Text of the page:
Ellinor Braennstroem


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The thoughtful swedish designer speaks a little about herself before her show at Helsinki fashion week





I grew up in a house in suburb called Nacka outside Stockholm in Sweden. I left for Paris for my first fashion studies where I stayed for one and a half years. In 2014 I moved to London to challenge myself with a degree in Sportswear Fashion at London College of Fashion which I graduated from only last year. I now live in South East London, I have my studio here sharing with a painter and some set designers that I feel is the perfect atmosphere for me to be around and stay focused, as I intend to continue working with my own designs. For the future, I’m split between cities and my dreams. I still love Sweden, the nature, I would want to have a studio in the archipelago up there. I spent a lot of time in north Italy for production purposes, I’d even had an idea to rent something for a while there. And sometimes I miss Paris. Like I previously said, I am terrible at staying in dream mode, I make sure to follow them.





How did you biography influenced your fashion choices?



My designs are very self biographical and became a tool to find security, a recognition of a feeling to be at home with myself. And this is because I’ve had since a very young age the urge to creatively express the disconnect I felt for the female body I was cast into. My father told me that I used to call myself a “boy girl” even though it was not as simple. As I child I never limited myself any kind of creativity, as I had to create entire worlds to feel I fit in. I always loved cutting and pasting things, wanted to be a painter, My first sewing project was a pink horror looking little bunny out of felt fabric I spent many years playing piano, singing and I also wanted to be an author. I still write a lot to make sense of my work, one can probably capture this too in my collages.





You have a very true and honest character and this comes from a struggling life experience.


Before I learned to appreciate my androgyny, it has taken very many shapes and turns. The insecurity of my gender identity made me I look for an ordinary life, as a very young adult I had a well paid job and a nice and furnished apartment. I had it all made for myself, but I remember it as very miserable times, I was lost and I knew I had to completely separate from this life, to work on myself. In a very short period of time I had quit my job, I sold my apartment and I began interning at Acne Studios showroom in this breath taking office at Lilla Nygatan in Stockholm. I was a terrified geek in the most uniform style and this surreal world of excitement opened for me, but I met kindness and I grew a bit of confidence.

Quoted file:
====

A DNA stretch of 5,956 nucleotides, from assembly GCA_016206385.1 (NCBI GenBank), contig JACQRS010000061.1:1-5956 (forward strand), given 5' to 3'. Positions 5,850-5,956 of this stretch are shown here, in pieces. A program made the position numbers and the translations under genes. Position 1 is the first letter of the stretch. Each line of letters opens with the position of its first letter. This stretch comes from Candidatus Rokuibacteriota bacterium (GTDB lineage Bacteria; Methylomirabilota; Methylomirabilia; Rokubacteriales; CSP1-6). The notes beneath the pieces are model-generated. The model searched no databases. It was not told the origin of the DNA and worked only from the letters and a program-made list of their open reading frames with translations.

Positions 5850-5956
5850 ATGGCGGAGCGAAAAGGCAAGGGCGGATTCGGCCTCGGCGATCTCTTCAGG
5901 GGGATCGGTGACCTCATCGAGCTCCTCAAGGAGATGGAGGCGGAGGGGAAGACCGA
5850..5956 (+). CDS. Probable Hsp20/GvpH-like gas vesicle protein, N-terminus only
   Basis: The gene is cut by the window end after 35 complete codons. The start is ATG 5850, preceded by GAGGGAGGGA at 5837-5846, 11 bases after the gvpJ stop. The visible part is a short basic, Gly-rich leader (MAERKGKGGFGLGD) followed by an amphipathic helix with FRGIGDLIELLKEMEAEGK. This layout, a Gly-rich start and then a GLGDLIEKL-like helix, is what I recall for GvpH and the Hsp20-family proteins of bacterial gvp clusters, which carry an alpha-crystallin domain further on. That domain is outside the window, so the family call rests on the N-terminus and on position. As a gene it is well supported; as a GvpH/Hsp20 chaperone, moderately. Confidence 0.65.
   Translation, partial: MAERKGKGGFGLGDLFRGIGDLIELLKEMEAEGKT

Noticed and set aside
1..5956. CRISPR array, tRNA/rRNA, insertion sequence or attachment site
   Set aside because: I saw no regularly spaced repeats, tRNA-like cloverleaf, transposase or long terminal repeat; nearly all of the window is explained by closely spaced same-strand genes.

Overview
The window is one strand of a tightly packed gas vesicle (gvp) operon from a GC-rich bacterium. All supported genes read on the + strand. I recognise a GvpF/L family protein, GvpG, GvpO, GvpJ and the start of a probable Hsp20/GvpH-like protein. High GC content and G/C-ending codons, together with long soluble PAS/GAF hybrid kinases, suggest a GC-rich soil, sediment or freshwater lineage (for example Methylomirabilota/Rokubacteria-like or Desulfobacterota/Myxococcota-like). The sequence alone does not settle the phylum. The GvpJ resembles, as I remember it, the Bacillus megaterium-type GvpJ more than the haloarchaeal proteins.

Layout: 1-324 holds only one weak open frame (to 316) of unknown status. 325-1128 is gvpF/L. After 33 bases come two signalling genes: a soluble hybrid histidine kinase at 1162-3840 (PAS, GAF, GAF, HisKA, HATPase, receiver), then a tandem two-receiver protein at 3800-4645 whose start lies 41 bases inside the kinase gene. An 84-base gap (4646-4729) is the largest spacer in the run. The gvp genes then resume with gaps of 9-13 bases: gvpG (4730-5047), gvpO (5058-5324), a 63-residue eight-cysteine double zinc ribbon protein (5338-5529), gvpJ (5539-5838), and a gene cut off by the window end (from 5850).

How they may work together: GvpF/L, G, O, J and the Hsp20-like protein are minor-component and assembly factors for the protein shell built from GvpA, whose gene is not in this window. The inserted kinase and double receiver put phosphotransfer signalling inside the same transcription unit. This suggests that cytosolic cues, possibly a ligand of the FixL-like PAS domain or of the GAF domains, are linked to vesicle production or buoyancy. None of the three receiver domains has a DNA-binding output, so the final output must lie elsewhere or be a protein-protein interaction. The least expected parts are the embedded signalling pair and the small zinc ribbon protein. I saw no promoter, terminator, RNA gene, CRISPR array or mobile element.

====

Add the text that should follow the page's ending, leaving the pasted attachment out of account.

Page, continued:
Your designs are a creative mix of modern elements and period/historical details. What is your favorite time/epoch and what this comes from?



I am very keen to explore any historical moment where there has been a passion. My love for the artisanal parts of my work is linked to my family background. They were farmers and woodworkers from the very northern rural parts of Sweden and most things were accomplished in their homes by hand. But to respond to your question I am not specifically attached to any epoch because I think if you are very closely connected to your imagination you can find beauty in most things, not all is love at first sight, some things grow on you. For my upcoming collection I began my research by looking to shapes of Brutalism architecture, subcultures as punk and obviously quite the contrast of it in softer materials.


Please explain the meaning of your collages



Planning and conceiving fashion is not straight and requires time and thinking. The use of collages explains your steps and inspirations.
The collages are my way to put things in my context to make meaning of them and have them fit into a world where I often felt I am an outsider too. I think it is a bit related to the early on fascination I had for Francis Bacon’s triptychs, because they made a full story.
When I began my studies I was so caught up by the conceptual and culture I came from, everything was very clean, perfect and neat, it has taken me years to step out of this frame and it is an ongoing process of ambivalent feelings of doubt and confidence. I am still a perfectionist, but I no longer design to please a crowd, because when I learned to let go of all the mental restrictions I went into design studies with, I became my very best. I claim that I have a very messy outside in order to have a structured inside, before it was probably the other way around.



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